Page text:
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A male dietitian meets with a group of clients
Two women eating and laughing together

The first step in getting treatment for compulsive overeating is to reach out and schedule an assessment. No referral is needed. Give us a call at 1-888-364-5977 or complete an online form. We’re available seven days a week to answer your questions and help you get started on the path to recovery from compulsive overeating.

Recovery from compulsive overeating begins here.
Get started today. 

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Additional resources about compulsive overeating

Eating disorders like compulsive overeating are still widely misunderstood. That’s why we provide a variety of resources to help navigate these complex illnesses. Check out these resources for information about compulsive overeating and eating disorders in general:


Frequently asked questions about compulsive overeating

What is the first step for getting compulsive overeating help?

Ready to break free from compulsive overeating? We can help. At The Emily Program, we understand the fear of taking that first step, but compulsive overeating can be a symptom of a larger issue. Compulsive overeating is a disordered eating pattern most commonly associated with eating disorders including bulimia, binge eating disorder (BED), and Other Specified Feeding or Eating Disorders (OSFED). If you are concerned for yourself or a loved one, please don’t hesitate to reach out. With over 30 years of treating these complex illnesses, The Emily Program is here to help you navigate your healing journey. Visit our Get Help webpage to get in contact with us — no referral is needed.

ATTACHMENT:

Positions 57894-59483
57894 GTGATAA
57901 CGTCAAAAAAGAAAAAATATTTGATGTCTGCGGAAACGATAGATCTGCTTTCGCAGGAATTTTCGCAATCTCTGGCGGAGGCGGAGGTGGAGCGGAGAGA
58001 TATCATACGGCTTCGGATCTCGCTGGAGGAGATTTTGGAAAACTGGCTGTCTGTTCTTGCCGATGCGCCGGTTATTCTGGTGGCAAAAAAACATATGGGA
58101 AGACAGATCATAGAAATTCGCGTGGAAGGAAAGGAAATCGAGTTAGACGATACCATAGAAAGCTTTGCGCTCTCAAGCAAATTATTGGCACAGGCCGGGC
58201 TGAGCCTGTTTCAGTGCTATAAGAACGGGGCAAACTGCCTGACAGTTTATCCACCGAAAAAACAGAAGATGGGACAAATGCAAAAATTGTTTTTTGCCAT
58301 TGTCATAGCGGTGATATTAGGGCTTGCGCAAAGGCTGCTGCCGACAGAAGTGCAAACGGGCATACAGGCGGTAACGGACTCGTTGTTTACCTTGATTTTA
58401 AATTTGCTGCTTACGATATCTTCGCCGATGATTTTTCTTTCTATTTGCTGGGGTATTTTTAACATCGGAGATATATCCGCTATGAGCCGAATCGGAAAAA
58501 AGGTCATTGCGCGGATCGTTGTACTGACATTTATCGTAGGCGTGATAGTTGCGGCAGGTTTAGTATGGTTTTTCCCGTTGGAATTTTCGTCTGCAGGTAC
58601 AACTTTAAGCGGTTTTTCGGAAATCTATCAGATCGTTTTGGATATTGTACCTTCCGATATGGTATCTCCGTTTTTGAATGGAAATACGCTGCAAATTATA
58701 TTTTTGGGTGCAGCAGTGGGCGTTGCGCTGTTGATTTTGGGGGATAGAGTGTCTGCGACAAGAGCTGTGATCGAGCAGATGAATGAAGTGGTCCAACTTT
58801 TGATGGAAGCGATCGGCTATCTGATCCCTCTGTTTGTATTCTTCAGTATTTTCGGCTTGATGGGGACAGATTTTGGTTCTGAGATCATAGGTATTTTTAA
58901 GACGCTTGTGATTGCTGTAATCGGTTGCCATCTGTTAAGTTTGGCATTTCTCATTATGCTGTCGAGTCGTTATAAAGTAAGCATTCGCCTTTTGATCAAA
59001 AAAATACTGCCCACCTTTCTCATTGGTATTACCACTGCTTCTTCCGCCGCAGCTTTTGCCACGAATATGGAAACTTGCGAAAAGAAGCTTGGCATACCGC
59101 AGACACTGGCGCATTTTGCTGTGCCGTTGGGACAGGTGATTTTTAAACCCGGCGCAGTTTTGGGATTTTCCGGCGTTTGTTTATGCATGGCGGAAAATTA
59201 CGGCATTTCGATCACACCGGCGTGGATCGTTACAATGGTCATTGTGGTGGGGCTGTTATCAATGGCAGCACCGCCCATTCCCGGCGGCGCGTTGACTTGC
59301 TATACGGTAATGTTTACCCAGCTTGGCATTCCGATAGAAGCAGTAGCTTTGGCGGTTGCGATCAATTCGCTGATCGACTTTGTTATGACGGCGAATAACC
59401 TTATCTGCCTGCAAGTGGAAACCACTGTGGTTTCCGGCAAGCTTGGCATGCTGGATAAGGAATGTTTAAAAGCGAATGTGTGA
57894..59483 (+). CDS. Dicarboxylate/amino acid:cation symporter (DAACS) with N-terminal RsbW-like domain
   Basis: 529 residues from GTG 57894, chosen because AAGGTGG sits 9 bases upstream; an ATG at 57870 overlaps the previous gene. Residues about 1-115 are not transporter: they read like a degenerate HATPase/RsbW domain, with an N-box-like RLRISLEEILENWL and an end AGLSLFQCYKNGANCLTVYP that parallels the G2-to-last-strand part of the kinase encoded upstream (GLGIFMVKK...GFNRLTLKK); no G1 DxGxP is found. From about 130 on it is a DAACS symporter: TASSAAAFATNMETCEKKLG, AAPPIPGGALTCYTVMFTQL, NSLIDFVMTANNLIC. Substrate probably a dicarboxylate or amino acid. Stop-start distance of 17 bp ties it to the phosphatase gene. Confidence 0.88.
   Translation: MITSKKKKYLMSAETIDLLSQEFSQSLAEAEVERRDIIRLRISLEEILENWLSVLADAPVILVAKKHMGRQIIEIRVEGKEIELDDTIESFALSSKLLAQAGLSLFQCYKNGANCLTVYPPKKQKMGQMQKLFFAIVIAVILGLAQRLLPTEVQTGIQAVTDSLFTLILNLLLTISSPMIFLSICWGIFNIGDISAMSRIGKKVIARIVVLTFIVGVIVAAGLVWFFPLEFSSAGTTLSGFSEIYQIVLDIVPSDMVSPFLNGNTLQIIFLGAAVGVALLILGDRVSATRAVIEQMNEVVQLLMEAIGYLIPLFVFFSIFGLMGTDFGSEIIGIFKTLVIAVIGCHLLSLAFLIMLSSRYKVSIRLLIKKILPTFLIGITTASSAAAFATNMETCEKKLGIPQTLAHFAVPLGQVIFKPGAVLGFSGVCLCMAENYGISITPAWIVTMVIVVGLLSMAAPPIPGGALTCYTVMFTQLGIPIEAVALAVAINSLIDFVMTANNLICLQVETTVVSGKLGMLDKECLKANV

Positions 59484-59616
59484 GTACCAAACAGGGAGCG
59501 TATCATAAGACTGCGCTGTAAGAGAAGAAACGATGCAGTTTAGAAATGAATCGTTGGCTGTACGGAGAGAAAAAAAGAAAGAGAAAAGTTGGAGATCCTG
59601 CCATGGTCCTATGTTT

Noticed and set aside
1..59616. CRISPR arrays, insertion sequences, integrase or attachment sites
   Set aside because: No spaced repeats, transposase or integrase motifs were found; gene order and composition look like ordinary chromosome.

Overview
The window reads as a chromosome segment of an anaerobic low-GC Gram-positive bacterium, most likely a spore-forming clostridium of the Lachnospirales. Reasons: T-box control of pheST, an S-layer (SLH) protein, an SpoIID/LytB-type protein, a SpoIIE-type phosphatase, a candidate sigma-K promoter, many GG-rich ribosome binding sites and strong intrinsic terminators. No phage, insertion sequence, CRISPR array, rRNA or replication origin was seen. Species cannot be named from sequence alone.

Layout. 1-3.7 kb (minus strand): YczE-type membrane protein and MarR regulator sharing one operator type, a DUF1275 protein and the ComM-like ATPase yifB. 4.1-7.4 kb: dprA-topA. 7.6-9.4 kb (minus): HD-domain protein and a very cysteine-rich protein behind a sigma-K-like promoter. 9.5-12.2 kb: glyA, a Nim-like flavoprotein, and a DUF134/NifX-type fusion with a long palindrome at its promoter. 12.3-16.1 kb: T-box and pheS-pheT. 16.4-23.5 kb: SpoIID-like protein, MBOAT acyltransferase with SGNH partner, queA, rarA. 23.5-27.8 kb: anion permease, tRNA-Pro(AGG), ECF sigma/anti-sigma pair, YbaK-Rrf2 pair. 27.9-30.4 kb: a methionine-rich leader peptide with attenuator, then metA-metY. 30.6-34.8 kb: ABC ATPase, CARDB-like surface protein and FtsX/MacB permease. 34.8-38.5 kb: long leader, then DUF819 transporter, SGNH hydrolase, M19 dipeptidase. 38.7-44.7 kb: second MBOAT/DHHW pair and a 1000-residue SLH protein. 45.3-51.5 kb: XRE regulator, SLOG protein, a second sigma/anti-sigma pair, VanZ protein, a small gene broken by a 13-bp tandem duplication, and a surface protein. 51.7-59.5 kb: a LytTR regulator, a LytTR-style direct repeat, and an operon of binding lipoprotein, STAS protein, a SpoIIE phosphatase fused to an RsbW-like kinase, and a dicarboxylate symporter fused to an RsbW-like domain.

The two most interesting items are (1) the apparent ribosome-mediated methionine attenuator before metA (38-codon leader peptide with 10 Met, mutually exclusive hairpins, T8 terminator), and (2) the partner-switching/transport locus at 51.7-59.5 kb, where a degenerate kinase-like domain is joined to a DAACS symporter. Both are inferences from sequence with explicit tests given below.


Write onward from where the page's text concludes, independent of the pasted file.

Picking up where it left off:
How long will I be in treatment for compulsive overeating?

Everyone’s recovery is different. Therefore, the answer to this question varies per person. At The Emily Program, we individualize each client’s treatment plan according to their unique needs and circumstances. Our expert clinicians collaborate with you to determine which level of treatment is right for you—residential, partial hospitalization/intensive day (PHP/IDP), intensive outpatient (IOP), or outpatient— and we’ll go from there. We’ll be by your side throughout your journey, ensuring you are never alone.

What is The Emily Program’s approach to compulsive overeating treatment?